Born  and  raised  in  Morocco,  Leila  Lalami  is  a  Moroccan  writer  who  received  both  an English and American education. She was born in Rabat, Morocco, where she held a B.A degree in  English  from  the  Université  Mohammed  V 5.  Then  she  had  to  move  to  London  when  she received a British Council fellowship to study in England. After graduating from the University College in London, she returned to Morocco to work as a journalist and a commentator. She was also offered a job to work as a teacher at the university. But despite all that, she chose to fly to the United States to pursue a Ph.D. She has then made the US her permanent home. Being a student of English literature at an early age, living in London and afterwards in the US, Lalami has surely been fed an English and American culture that could instigate a change in her personality, say identity. “As learners acquire a foreign language, they also gain a new awareness of who and how they  are--they  develop  a  second  language  (L2)self  (Granger,  2004)" 6.  Leila  Lalami,  for  one, developed a second self, when she developed a second language as it is the case with all foreign language learners. In a report titled Foreign Language Learner Identity 7, Tomeica René Johnson, M.A.  stated  that  language  learner  social  identity  is  negotiated  in  three  contexts:  the  foreign language  classroom,  the  study  abroad  setting,  and  face-to-face  interactions.  In  the  foreign language classroom, language learning lacks authenticity which can be  criticized  in terms of its over-emphasis on linguistic accuracy (as opposed to competency accuracy) as an instrument for developing competence and the use of assessments that do not involve language in use. Be that as it may, students in  a foreign language  classroom are allowed access to the artifacts of  another culture.  Learners tend to examine the structure and function of a given language which allows them to permeate another culture. These learners bring their cultural background with them when studying  another  language;  “their  pre-established  first  language  (L1)  identity  is  reinforced,  renegotiated  and reformulated along with the L2  identity  as they move through the succession of lessons  and  graded  assignments.8”  Lalami,  of  course,  experienced  the  same  process  when  she attended foreign language  classrooms; she  had an opportunity to study abroad where she had the opportunity  to express herself in L2, and she also had a face-to-face interaction with  foreigners who  showcase  the  other  cultural  mores  she  had  to  face.  All  of  these  aspects  we  can  say contributed to enhance a change in Lalami's  identity , but does this change perturb the sameness of her identity over time?  Can  we say that the same person who was born and raised in Morocco has changed their  identity  once and for good? All of these questions can  be answered when we examine her writing of fictional works.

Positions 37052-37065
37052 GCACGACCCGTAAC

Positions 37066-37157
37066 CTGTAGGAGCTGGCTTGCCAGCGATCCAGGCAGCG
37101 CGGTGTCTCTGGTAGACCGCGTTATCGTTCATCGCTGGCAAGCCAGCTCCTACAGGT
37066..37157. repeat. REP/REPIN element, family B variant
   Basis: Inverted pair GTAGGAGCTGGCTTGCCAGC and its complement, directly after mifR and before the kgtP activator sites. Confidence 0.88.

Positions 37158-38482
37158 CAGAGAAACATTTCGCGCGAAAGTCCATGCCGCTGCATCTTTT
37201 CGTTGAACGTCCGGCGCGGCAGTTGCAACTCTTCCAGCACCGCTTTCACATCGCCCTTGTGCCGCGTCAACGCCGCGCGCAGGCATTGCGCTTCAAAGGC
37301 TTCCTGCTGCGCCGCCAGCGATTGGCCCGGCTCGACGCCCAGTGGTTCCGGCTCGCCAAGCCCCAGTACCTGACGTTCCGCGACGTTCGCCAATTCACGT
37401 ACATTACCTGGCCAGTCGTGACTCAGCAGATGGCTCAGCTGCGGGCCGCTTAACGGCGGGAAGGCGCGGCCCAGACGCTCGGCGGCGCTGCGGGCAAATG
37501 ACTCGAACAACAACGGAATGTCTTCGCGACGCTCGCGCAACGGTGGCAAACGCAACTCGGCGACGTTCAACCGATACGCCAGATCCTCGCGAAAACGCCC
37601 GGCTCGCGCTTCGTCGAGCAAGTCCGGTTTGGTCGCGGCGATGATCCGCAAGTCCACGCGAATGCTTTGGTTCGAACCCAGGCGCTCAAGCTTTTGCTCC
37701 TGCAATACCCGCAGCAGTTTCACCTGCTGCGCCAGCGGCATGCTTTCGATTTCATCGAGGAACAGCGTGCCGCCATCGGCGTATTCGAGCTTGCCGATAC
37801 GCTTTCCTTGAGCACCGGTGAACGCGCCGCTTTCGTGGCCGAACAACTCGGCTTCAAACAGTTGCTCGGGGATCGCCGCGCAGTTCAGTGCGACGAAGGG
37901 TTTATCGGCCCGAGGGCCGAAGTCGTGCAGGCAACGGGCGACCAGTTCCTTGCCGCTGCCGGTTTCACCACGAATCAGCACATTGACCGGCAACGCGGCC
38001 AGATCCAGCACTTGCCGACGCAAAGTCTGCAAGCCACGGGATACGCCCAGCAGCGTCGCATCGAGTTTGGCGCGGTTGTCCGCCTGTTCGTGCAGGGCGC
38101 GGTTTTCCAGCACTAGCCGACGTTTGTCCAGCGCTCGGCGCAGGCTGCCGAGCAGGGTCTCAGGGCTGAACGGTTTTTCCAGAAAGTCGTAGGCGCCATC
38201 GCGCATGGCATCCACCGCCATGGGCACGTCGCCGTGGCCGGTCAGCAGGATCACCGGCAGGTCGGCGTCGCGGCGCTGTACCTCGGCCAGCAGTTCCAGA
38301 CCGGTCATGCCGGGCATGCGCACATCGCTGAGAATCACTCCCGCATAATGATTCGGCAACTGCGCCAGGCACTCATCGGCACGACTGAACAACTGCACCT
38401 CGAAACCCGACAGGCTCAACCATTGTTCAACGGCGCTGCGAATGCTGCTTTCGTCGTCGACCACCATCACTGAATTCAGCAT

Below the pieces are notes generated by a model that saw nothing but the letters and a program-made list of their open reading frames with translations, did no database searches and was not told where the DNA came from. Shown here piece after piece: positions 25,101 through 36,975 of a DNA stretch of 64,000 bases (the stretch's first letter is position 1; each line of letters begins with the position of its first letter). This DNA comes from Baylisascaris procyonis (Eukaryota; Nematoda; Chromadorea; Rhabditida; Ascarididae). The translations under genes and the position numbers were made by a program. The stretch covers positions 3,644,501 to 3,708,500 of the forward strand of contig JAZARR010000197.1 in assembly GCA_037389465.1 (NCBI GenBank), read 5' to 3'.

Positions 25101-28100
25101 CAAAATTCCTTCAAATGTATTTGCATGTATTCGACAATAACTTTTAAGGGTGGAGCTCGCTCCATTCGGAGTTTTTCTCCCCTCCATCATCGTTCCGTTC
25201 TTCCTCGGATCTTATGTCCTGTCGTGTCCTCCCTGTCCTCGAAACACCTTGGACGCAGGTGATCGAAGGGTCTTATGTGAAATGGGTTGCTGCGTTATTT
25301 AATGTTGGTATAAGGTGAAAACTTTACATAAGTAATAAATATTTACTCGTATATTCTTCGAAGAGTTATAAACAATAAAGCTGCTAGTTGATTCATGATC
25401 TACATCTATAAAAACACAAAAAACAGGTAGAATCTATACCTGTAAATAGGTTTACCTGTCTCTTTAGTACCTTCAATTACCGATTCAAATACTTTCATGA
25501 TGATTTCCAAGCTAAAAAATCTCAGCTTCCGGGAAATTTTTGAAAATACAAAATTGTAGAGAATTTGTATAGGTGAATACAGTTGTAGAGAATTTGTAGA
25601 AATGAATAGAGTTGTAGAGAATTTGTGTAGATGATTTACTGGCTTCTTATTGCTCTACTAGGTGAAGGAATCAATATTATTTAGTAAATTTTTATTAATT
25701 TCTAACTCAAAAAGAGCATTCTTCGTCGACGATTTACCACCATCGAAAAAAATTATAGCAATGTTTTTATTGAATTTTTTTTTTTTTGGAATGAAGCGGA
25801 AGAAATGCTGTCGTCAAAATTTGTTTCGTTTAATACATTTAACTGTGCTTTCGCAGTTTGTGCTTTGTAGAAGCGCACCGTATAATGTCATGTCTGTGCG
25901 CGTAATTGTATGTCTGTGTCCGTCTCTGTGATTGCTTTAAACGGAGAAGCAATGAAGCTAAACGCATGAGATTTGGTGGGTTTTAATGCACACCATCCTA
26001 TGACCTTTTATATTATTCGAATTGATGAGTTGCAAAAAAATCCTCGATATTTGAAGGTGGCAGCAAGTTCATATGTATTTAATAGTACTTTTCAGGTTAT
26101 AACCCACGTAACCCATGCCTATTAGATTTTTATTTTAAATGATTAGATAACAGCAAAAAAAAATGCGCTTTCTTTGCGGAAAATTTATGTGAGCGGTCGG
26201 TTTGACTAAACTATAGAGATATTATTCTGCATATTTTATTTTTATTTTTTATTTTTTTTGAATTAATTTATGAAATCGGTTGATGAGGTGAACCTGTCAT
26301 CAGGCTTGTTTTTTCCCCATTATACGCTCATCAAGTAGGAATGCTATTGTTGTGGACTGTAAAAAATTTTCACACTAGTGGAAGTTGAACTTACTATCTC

One  of  the  terms  which  Lalami,  I  think,  was  obliged  to  use  in  her  book,  Hope  and  Other Dangerous Pursuits, is Harragas, which she translated literally in a post about her book as ' those  who burn 9'. The term is used to describe  those immigrants who risk their lives to reach the other bank of the sea, to immigrate to Europe so as to have a better life. But they burn, figuratively, their lives for what, says Lalami,  “would very likely be a third-rate job”10.  The theme of Harraga is a national theme in Morocco which was very popular in the 90s and the early beginning of 21th century. This begs the question: why would Lalami choose a topic that is related to her Identity as a Moroccan?  Does  her  Identity  preserve  the same sameness of identity despite change and the influence of foreign language  learning? Digging deeper in an acquired identity to find a term that could  substitute  the  term  Harraga,  which  is  so  completely  extraneous  to  the  English  and American readers, and then coming up with the original term written in bold letters is what most Moroccan  writers  prefer  to  do.  Lalami's  real  identity  is  then  manifested  in  her  writings.  The awareness of herself as a Moroccan citizen who worries about news  coming from home, despite living in a foreign land, pushes us to form a conclusion that writing helped Lalami to express her real identity in a foreign milieu. The sameness of identity over time is still  persistent  in the case of Lalami. Her characters speak with a foreign language,  yet their names and backgrounds are familiar  to  Lalami's,  as  she  has  noted  in  her  blog:  “There  was  something  in  the  stories  of  the Harragas that seemed completely familiar to me.  Back  home, I never had to look very hard or very  far  to  find  the  kind  of  misfortune  that  drives  people  to  desperate  acts 11”.  However,  we cannot  easily  surrender  to  such  premise.  Lalami  wrote  this  story,  mainly  for  an  American audience,  those  who  believe  in  an  American  dream.  Harragas  also  have  a  dream  which  they endeveaour to pursue despite jeopardy. Lalami had the opportunity to immigrate and pursue her dream but there are many others who could not share her American dream.